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Ethiopia’s bid to become an African startup hub hinges on connectivity – TechCrunch

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Ethiopia is flexing its ambitions to become Africa’s next startup hub.

The country of 105 million with the continent’s seventh largest economy is revamping government policies, firing up angel networks, and rallying digital entrepreneurs.

Ethiopia currently lags the continent’s tech standouts—like Nigeria, Kenya and South Africa—that have become focal points for startup formation, VC, and exits.

To join those ranks, the East African nation will need to improve its internet environment, largely controlled by one government owned telecom. Last week Ethiopia’s government shut down the internet for the entire nation.

Startups, hubs, accelerators

Ethiopia has the workings of a budding tech scene. Much of it was on display recently at the county’s first Startup Ethiopia event held in Addis Ababa.

On the startup front, ride-hail ventures Ride and ZayRide have begun to gain traction (Uber has not yet entered Ethiopia). Their cars are visible buzzing throughout the capital and ZayRide will expand in Liberia in August, CEO Habtamu Tadesse confirmed to TechCrunch.

While in Addis, I downloaded and used Ride—founded by female entrepreneur Samrawit Fikru—which quickly flashed connections to nearby drivers on my phone and allowed for cash payment.

This month’s Startup Ethiopia also showcased high-potential early-stage ventures, such as payment company YenaPay and online food startup Deamat. YenaPay has worked to build a digital payments imprint in Ethiopia’s largely cash based economy. The startup has onboarded over 500 merchants, including ZayRide, according to co-founder Nur Mensur.

Deamat blends e-commerce and agtech. “We connect small-holder farmers with consumers. People can use their phone, pay with their phone, get any kind of agricultural products they want and we deliver,” co-founder Kisanet Haile told me after pitching to judges that included Nigerian angel investor Tomi Davies and Cellulant CEO Ken Njoroge.

Ethiopia has several organizing points for startup, VC, and developer activity. Tech talent and startup marketplace Gebeya is located in Addis Ababa (with offices globally) and offers programs and services for ventures and tech professionals to gain developer skills and scale their digital businesses.

BlueMoon is an Ethiopian agtech incubator and seed fund. Its founder Eleni Gabre-Madhin has extensive experience working abroad and played a central convening role in the debut Startup Ethiopia event.

In terms of developer and co-working type spaces, Ethiopia has iCog Labs—an AI and robotics research company—and IceAddis, one of the country’s first tech hubs. Founded in 2011, IceAddis’s mission is to develop Ethiopia’s IT ecosystem, co-founder and CEO Markos Lemma told me during a tour. The hub runs programs such as Ice180, a six-month startup accelerator bootcamp that has graduated 40 ventures. IceAddis also offers a 24 hour co-working space for techies and startups who want to burn the midnight oil with internet access.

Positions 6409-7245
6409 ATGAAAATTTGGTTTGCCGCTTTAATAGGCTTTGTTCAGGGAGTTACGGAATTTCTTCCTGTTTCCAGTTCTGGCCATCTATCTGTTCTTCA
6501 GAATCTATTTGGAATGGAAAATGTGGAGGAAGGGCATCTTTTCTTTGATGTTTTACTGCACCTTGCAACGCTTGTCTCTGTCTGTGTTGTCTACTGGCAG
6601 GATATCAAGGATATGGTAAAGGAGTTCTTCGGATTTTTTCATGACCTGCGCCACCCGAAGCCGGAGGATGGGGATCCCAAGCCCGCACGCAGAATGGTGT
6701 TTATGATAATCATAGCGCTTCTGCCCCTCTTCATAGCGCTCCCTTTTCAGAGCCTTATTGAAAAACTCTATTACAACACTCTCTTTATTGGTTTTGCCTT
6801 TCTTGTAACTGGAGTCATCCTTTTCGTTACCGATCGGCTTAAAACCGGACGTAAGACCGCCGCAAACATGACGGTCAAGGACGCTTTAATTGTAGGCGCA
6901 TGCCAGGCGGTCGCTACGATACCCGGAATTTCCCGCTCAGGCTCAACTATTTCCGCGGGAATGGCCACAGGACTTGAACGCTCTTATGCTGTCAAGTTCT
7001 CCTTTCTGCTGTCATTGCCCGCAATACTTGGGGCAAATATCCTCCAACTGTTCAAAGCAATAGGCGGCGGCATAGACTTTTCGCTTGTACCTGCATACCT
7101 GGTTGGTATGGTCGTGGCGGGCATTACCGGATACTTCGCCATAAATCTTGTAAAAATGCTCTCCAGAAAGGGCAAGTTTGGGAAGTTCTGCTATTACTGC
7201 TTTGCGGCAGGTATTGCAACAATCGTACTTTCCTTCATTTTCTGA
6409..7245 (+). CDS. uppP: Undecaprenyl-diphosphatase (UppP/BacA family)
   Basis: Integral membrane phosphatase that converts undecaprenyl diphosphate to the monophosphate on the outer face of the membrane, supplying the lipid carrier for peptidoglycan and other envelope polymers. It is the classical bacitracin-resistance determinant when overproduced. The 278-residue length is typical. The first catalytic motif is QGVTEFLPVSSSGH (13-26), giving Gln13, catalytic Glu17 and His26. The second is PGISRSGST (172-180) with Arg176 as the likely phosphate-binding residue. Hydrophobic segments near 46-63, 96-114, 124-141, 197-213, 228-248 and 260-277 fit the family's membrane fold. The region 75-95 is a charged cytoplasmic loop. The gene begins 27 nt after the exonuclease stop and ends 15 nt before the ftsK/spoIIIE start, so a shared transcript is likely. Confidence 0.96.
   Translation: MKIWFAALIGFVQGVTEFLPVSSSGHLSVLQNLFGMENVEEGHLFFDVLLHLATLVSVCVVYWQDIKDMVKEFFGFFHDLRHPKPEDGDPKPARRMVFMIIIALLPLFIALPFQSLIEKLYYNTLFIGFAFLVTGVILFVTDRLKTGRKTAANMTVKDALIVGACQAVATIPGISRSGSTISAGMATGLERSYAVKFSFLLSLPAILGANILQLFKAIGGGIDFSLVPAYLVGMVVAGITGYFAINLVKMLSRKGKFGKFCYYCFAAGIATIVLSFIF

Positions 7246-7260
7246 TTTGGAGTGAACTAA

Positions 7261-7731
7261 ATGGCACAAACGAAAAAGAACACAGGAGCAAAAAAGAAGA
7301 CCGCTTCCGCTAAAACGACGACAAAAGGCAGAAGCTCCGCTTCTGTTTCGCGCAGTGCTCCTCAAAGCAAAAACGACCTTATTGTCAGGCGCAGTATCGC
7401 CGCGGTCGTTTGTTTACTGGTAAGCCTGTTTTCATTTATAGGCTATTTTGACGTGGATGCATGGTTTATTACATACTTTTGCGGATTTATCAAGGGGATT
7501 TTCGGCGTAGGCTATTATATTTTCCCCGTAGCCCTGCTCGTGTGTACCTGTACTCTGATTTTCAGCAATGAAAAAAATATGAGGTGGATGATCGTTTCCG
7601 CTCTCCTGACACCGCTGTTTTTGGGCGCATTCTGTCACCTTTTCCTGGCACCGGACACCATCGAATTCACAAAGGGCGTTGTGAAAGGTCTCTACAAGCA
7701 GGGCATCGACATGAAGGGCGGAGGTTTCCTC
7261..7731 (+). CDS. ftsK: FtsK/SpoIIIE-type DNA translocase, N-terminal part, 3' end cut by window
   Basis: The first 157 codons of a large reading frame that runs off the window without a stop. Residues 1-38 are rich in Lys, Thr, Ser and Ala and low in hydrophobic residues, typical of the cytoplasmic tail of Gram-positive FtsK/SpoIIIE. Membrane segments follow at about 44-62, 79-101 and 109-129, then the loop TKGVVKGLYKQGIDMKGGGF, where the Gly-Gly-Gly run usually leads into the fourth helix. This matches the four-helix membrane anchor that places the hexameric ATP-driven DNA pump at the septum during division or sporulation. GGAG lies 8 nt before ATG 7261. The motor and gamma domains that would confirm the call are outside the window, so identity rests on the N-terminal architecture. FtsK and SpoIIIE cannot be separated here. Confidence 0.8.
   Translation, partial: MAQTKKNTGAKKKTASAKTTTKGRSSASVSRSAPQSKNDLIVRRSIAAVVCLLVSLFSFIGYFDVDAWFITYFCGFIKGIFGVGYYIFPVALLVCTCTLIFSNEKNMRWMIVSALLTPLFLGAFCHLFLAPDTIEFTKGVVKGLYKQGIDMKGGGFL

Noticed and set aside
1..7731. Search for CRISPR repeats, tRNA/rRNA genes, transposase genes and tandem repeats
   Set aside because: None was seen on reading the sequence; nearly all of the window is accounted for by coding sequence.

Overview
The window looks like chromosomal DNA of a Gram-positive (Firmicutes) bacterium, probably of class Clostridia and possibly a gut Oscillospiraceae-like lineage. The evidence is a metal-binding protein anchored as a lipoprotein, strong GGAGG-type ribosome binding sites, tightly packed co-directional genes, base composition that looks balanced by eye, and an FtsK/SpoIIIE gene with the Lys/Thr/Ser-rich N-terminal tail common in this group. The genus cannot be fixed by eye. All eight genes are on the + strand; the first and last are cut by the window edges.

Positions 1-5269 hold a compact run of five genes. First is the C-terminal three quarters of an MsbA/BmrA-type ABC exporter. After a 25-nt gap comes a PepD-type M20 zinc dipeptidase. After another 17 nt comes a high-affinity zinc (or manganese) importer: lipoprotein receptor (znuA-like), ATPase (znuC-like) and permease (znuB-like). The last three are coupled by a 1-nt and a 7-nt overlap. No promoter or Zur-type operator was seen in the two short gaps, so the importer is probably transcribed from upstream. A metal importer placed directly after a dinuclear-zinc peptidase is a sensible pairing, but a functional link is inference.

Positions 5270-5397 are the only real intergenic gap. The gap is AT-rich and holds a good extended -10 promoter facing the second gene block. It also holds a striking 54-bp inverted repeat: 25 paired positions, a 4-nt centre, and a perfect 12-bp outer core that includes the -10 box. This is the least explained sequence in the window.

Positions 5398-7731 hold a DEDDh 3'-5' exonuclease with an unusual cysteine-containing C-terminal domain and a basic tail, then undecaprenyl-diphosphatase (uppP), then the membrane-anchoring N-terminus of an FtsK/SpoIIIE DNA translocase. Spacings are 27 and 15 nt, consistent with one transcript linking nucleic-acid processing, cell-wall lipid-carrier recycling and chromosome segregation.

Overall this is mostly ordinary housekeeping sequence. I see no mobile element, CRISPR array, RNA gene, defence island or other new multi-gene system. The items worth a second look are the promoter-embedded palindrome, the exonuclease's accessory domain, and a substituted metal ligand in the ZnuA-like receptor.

Angels and mentors

Startup Ethiopia featured two angel and support networks for Ethiopia’s startups. Tomi Davies and Ethiopian diaspora returnee Shem Asefaw announced the first Addis Ababa Angel Network, supported by African Business Angels Network, which is expected to accept startups this year.

Startup Ethiopia also showcased Ethiopians in Tech, an entrepreneur support group with Silicon Valley roots. SV based Bernard Laurendeau, a director at data analytics firm Zenysis and EiT founding member, made the trek from San Francisco to meet with local startups. So did Stackshare founder Yonas Beshawred.

Talk of leveraging Ethiopia’s diaspora, which is particularly strong and successful in the United States, for tech was mentioned several times at Startup Ethiopia, including on my panel.

Connectivity

The biggest hurdle for Ethiopia’s startup community (that I could identify) is the situation with local internet.

Mobile and IP connectivity in the country is managed by state-owned Ethio Telecom, though the government — led by newly elected Prime Minister Abiy Ahmed and President Sahle-Work Zewde — has committed to privatize it.

At Startup Ethiopia, I moderated and sat on panels with Ethiopian government representatives to discuss the country’s net situation. This was to the backdrop of the tech event’s WiFi not functioning properly over two days—something that was readily pointed out during Q&A by Ethiopian techies and Liquid Telecom CTO Ben Roberts, who flew in from Nairobi.